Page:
§ [THIRD READING.]
§ Order of the Day for the Third Reading read.
§ Moved, "That the Bill be now read 3a."—(Lord Wolverton.)
My Lords, before this Bill is read a third time I wish to make a few comments upon it. It is a measure to amend the Merchant Shipping Act of 1894. That Act by no means brought shipping legislation up to date. It did not alter the law at all. A reference to Hansard shows that it was described by the then Lord Chancellor as a codification of the existing law, and similar language was used in regard to it by Mr. Mundella and Mr. Bryce. It is true that some minor Acts have been passed since, but the law remains substantially what it was in 1894. The greater part of the Act of 1894 is therefore simply a recapitulation of the law 922 as it existed more than half a century ago, when steam and electricity were in their infancy and the whole of the legislation as regards merchant shipping is in consequence very much behindhand. This Bill only deals with the fringe of some of the questions that will before long require solution.
I look upon this Bill as an instalment only. If it is found that the worst class of merchant ships will spontaneously adopt a scale of provisions better than the "pound and pint" scale, no one will be more agreeably surprised than myself, except, perhaps, the happy seaman who will actually eat the better ration. This Bill does not attempt to deal with the housing of the seaman. I am fully prepared to admit that this is a very difficult problem, far more so than the provisioning. But it ought not to be beyond the wit of man to devise remedies. I should suggest that the Board of Trade should tell the better class of shipowners that it is intended to legislate on the subject, and that it wishes for their advice as to the wording of the clauses so that they may not be inconvenienced by such legislation more than is absolutely necessary. If shipowners continue to adopt a non possumus attitude towards all changes in the law connected with the merchant seamen, there will always be a danger of a new Plimsoll agitation, and of hurried legislation in a passing fit of enthusiasm.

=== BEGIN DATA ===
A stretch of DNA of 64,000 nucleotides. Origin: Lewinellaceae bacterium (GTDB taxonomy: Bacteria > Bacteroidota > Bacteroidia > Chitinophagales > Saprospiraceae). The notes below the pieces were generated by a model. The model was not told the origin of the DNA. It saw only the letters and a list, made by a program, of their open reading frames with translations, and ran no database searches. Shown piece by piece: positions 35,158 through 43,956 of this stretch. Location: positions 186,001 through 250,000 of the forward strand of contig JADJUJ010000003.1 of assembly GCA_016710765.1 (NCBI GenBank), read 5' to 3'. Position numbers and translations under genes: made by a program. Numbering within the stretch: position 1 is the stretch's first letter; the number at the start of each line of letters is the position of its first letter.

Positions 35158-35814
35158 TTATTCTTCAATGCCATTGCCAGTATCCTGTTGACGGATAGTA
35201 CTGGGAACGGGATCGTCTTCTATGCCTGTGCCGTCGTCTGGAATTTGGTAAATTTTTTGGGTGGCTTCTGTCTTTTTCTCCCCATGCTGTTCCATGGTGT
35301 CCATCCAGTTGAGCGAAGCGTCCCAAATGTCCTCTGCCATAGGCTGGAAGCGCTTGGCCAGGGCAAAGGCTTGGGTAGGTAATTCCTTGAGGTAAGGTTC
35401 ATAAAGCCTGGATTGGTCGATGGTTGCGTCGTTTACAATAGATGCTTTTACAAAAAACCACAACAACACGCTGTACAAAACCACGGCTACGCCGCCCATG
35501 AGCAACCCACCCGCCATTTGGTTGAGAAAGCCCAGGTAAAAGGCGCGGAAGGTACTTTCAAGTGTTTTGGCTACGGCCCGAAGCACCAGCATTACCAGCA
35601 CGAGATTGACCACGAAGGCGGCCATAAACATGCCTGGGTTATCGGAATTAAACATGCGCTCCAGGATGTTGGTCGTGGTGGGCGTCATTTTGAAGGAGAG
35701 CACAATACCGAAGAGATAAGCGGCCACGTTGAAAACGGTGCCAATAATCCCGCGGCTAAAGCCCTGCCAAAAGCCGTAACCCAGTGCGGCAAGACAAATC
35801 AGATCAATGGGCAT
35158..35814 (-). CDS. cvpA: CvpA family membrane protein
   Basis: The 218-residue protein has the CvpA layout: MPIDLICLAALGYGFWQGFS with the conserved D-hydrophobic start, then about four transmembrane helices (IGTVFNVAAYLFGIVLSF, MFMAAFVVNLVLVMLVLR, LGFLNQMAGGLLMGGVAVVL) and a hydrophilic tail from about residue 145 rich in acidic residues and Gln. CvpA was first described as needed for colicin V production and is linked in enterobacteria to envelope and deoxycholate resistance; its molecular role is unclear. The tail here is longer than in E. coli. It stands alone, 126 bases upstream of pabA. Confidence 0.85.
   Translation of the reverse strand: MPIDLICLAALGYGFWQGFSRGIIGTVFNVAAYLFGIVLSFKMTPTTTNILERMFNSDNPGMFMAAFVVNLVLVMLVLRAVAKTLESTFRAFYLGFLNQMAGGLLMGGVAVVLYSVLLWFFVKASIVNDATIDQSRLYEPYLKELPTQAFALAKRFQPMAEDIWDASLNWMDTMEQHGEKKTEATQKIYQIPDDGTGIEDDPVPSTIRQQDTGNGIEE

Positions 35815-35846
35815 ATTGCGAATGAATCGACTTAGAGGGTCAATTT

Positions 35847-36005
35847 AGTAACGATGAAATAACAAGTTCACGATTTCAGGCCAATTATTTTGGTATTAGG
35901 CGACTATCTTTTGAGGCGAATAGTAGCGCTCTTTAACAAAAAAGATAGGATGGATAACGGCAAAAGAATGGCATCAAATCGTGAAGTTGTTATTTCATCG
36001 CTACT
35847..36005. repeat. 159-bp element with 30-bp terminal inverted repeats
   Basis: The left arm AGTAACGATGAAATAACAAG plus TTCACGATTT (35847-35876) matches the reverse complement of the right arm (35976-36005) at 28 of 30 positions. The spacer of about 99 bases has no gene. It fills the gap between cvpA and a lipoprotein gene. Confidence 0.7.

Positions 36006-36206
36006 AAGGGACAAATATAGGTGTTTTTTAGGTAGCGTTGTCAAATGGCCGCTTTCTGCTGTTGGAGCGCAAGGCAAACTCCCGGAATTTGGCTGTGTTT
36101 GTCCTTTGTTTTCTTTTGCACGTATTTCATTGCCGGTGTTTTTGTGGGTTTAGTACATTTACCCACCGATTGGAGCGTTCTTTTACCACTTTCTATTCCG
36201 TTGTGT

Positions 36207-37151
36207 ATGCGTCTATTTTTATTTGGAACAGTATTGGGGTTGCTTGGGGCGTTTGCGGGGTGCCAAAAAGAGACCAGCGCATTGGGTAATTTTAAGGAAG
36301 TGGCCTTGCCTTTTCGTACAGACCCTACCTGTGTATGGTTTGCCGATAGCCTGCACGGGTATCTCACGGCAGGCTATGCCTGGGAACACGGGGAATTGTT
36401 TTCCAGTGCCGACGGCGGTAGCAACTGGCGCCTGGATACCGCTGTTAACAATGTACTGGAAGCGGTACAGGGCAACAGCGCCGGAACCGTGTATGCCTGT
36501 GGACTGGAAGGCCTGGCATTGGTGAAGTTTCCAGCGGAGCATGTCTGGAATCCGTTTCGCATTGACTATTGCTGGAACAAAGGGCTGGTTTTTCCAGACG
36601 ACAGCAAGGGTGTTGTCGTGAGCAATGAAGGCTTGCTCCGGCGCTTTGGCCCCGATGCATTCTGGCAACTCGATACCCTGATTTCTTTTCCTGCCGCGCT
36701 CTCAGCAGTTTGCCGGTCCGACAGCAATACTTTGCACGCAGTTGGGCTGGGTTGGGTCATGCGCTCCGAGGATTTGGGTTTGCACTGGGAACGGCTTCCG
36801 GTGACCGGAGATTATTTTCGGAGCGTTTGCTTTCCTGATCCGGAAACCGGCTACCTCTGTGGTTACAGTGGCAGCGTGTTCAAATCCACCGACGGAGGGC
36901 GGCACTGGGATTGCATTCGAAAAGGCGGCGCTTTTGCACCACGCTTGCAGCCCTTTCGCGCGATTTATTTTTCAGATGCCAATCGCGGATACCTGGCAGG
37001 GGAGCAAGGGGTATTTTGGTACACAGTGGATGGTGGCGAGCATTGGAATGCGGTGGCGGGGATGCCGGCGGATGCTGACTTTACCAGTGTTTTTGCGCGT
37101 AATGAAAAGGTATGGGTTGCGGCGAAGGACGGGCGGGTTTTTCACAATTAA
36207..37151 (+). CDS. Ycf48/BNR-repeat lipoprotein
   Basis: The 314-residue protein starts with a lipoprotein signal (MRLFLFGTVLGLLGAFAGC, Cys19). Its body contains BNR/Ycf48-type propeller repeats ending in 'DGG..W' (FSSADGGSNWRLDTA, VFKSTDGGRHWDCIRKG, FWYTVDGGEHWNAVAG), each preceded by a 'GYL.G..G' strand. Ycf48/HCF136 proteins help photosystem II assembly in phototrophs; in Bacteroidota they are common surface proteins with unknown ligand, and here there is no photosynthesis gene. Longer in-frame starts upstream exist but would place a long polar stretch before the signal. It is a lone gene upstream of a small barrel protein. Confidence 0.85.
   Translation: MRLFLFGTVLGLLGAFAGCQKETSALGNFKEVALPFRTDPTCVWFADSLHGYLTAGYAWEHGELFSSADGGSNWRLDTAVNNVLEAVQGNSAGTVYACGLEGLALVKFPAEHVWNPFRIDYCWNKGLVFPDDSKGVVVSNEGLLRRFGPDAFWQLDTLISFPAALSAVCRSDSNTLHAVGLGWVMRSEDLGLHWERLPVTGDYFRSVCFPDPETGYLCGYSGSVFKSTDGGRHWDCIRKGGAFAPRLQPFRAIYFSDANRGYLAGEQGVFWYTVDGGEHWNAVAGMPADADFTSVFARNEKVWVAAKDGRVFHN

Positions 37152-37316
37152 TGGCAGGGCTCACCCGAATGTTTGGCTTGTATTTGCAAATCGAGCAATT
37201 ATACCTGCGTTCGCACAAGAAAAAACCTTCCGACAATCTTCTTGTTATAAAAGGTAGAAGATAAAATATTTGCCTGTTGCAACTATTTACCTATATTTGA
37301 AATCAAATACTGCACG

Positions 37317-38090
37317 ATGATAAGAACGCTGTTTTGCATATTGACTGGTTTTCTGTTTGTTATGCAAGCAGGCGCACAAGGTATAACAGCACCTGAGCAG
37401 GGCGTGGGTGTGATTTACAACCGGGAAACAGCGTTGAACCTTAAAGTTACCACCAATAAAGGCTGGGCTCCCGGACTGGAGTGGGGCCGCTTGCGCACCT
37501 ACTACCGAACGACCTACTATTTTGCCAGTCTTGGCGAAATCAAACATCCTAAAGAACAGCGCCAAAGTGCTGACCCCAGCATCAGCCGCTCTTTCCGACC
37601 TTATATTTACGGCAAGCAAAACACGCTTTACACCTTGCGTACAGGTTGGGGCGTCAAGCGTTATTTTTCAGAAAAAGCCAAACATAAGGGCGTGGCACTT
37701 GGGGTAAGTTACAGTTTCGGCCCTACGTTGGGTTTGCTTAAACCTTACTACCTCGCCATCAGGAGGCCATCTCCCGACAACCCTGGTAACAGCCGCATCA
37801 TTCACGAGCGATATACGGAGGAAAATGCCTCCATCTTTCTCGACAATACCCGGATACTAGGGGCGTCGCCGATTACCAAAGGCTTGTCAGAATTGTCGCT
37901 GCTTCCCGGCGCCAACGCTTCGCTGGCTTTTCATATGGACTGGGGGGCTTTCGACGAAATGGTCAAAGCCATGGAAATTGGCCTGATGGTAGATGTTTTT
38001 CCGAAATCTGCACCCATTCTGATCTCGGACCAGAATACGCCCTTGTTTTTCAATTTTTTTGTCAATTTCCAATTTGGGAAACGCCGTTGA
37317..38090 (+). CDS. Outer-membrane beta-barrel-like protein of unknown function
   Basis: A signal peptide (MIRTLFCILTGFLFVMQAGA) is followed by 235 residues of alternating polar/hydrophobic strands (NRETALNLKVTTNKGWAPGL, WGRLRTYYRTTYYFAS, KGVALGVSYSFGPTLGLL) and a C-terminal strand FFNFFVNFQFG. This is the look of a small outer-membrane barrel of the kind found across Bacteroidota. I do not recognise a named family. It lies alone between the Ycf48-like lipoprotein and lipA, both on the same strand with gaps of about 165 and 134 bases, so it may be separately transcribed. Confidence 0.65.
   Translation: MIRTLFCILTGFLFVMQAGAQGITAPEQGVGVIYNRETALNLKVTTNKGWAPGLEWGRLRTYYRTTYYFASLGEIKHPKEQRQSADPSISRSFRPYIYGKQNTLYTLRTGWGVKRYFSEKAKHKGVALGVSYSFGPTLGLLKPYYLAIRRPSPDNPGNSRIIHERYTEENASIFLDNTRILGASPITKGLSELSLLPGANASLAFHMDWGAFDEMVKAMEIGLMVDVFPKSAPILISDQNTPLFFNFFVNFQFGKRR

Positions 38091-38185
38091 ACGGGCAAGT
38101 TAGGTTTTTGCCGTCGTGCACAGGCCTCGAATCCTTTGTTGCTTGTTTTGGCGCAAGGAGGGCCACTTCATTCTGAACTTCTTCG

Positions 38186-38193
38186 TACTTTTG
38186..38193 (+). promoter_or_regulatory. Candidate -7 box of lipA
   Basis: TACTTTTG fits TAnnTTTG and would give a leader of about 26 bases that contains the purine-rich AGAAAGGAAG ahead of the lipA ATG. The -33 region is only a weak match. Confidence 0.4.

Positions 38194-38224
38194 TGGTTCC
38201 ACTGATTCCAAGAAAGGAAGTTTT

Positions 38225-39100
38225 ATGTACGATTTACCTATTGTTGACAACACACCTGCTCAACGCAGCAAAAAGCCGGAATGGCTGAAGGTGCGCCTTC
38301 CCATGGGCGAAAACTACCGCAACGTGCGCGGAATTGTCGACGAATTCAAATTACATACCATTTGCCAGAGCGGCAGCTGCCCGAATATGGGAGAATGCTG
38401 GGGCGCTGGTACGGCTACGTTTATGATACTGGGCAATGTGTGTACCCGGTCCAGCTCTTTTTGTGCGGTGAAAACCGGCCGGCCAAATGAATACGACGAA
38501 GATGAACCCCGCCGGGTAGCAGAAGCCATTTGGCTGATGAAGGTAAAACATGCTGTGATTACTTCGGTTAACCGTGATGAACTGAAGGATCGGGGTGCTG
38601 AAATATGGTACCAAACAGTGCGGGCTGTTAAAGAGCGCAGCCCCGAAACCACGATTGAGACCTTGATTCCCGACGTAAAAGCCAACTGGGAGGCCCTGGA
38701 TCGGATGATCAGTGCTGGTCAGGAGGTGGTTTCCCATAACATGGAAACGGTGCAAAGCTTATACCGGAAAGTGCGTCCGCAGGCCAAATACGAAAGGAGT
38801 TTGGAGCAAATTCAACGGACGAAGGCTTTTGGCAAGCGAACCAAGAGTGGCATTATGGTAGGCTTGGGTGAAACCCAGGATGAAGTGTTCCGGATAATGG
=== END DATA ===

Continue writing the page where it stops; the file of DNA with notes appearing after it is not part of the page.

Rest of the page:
The merchant seaman has a peculiar claim on this House, because, from the very nature of his circumstances, he is about the only class of working man who is unrepresented in the House of Commons. Even if he is a married man with a house and home of his own, he is probably away at the time of an election. I have always thought that this House should look upon itself as being in some measure a trustee for the unrepresented portions of the community. As this Bill is a small step in the right direction, I hope that it may pass into law this year, and that during the recess the Board of Trade will reconsider all questions in connection with the merchant seaman, and that it will be ready with a fresh Bill in February. I may be too sanguine, but I am encouraged in this hope by the fact that a Select Committee of the other House is 923 taking evidence on the broader aspects of these questions, especially as to how some of our restrictive regulations can be applied to vessels frequenting our ports under foreign flags.
I am very glad to hear the welcome that my noble friend, who is so well qualified to speak on this subject, has given to, the Bill. I have, of course, no power to initiate legislation, but I will undertake that the remarks he has made on the Third Reading shall reach the President of the Board of Trade.
§ On Question, Bill read 3a, and passed, and sent to the Commons.